You log onto your favourite social media app, whether it’s Instagram or Facebook, and scroll down your feed to see numerous pictures of couples taking selfies, using the hashtag #relationshipgoals.
Is it really what it seems to be? Young lovers Valerie Hodess and Mike Dowling said that their relationship posts are in fact a product of their relationship lifestyle.
“We like to just show our happy times together because that’s how we are most of the time, we want to show people we are in love,” said Hodess.
Everyone has their own views on relationships and their own intentions in relationships.
Hodess and Dowling’s Instagram profiles are filled with pictures of one another, as well as food pictures, as Hodess said she enjoys sharing fun moments like those with others.
On the topic of what using #relationshipgoals is meant for them, Dowling said “The hashtag #relationshipgoals could be biased for everyone, everyone has their own views on relationships and their own intentions in relationships.”
“‘Relationship goals’ means to us what we would want in a relationship or seen someone else do that is cute and we would like, as opposed to something we don’t like, for example abuse or cheating. Anything negative is definitely not relationship goals, fights are bound to happen in any relationship but obviously no one wants them,” said Hodess.
Dowling also said that they only make positive posts of each other because posting about fights or disagreements would make their private problems public. “From our perspective it’s just to protect us, if we expose ourselves not getting along it would look like we’re not happy together because that’s how people look at things, they like to judge and focus on the negatives,” he said.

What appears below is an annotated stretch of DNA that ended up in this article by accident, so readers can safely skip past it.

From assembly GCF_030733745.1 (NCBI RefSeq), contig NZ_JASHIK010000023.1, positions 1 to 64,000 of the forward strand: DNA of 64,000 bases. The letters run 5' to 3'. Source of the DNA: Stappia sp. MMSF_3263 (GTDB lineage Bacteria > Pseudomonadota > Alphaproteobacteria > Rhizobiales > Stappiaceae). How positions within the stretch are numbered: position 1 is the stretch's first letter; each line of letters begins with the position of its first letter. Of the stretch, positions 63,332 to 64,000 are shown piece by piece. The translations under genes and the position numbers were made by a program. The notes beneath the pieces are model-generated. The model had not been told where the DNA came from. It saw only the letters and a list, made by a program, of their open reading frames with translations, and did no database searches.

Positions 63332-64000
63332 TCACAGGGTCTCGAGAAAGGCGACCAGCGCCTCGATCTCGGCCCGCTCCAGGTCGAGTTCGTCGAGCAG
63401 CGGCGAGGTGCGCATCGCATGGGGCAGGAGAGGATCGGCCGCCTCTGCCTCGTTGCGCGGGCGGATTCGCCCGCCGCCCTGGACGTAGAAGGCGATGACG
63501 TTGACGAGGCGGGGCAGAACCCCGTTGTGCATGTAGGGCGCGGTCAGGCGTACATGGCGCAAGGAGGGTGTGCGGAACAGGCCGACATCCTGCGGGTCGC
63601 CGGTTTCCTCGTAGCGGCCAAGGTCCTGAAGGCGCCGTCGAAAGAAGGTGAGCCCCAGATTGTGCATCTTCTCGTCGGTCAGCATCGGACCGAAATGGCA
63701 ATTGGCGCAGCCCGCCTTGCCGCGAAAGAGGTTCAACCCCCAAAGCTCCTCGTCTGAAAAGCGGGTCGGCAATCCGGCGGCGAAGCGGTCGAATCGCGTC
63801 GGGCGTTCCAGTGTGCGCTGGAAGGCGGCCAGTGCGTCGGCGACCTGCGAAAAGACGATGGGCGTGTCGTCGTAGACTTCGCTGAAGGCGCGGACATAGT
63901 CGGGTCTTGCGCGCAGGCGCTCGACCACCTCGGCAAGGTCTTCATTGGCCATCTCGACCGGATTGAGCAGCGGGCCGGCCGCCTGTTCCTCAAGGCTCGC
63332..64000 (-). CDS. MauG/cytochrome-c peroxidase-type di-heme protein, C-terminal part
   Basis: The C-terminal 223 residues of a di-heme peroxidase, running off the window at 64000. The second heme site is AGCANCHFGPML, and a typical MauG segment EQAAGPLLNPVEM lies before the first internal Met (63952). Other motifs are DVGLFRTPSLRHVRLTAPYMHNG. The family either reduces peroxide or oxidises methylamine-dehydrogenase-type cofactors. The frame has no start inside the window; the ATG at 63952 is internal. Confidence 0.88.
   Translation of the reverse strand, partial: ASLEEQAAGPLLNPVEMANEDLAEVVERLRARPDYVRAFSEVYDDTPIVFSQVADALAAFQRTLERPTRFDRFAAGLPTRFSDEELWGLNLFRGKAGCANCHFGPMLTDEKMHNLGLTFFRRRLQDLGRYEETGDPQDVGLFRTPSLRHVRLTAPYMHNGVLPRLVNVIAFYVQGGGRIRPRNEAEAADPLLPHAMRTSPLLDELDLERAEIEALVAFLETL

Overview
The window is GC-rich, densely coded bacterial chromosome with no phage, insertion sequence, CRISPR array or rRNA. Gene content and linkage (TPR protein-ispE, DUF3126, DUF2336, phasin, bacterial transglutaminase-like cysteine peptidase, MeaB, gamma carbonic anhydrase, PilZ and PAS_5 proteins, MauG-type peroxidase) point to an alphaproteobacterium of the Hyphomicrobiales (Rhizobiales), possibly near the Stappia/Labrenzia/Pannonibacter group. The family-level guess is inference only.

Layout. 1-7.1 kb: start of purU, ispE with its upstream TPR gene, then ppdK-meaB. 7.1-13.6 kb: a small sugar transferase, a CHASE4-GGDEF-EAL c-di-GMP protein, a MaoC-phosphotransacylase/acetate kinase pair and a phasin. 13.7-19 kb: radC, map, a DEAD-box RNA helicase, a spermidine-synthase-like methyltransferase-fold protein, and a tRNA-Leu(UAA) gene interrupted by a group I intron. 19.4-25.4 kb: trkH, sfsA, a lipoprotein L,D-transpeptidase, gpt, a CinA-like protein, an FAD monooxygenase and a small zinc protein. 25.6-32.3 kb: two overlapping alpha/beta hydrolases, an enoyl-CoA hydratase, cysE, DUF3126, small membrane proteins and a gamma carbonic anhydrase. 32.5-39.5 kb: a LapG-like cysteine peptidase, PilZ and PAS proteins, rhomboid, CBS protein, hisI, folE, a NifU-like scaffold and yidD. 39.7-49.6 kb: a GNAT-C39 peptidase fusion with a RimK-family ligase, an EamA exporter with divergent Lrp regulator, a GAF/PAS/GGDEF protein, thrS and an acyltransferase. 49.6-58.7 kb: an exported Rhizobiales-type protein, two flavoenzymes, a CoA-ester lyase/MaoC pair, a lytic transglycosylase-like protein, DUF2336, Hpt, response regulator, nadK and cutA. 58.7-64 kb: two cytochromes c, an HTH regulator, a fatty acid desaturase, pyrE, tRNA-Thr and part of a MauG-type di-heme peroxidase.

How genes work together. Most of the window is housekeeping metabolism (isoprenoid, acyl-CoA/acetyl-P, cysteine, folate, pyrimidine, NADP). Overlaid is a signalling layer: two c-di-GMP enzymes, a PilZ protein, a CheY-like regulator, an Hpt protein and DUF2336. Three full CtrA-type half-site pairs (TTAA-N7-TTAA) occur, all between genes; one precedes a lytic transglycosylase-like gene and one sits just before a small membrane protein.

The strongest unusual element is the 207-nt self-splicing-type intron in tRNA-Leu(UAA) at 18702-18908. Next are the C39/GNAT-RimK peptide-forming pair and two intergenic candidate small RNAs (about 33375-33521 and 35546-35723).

Television relationship expert Nicole McCance said that posting about relationships on social media is a social norm now, however there are ways in which it can be done to avoid negative responses.
McCance noted that keeping the posts to just once a week gives enough freedom for you to share an update on your relationship without annoying your followers that don’t have an interest in your relationship. “Anything more than that is like ‘why are you trying so hard?’” she said.
McCance said that there are both positive and negative implications to doing this, but it all depends on if the couple is okay with facing the possibly negative implications. She noted that one possible negative outcome of a relationship all over social media is the possibility of a breakup. “It’s going to have to be a public breakup,” she said.
It’s natural, if you’re really happy and you want to shout it from the rooftops.
“It’s natural, if you’re really happy and you want to shout it from the rooftops,” said McCance, adding that it is okay to make a relationship post you feel excited about sharing.
On the positive aspects, McCance said posting your love life can help others rekindle the flame in their relationships.“It works both ways, it can be inspiring to some people to go on a date. So let’s say they see you all the time on dates and then they’re more likely to turn their partner and say ‘hey when’s the last time we went to the beach?’” She also said that when couples aren’t posting about their relationship it can leave others feeling curious.
For those who are single, McCance said that social media isn’t the best environment for them when their feeds are flooded with #relationshipgoals posts. “If you’re not in a relationship, there’s really not a lot of inspiration happening,” she said, as for some it may bring up memories of an ex or a crush.
She advises people who are fresh out a breakup to avoid going on social media. “Your life’s okay until you check out what’s going on on social media and everybody seems to be having a better time, because we naturally compare ourselves.”
But at the end of the day, it is up to the couple and what keeps them happy. McCance’s advice to those debating on whether or not they should make that #relationshipgoals post is, “be who you are.” “If you’re really happy, capture that and share it.”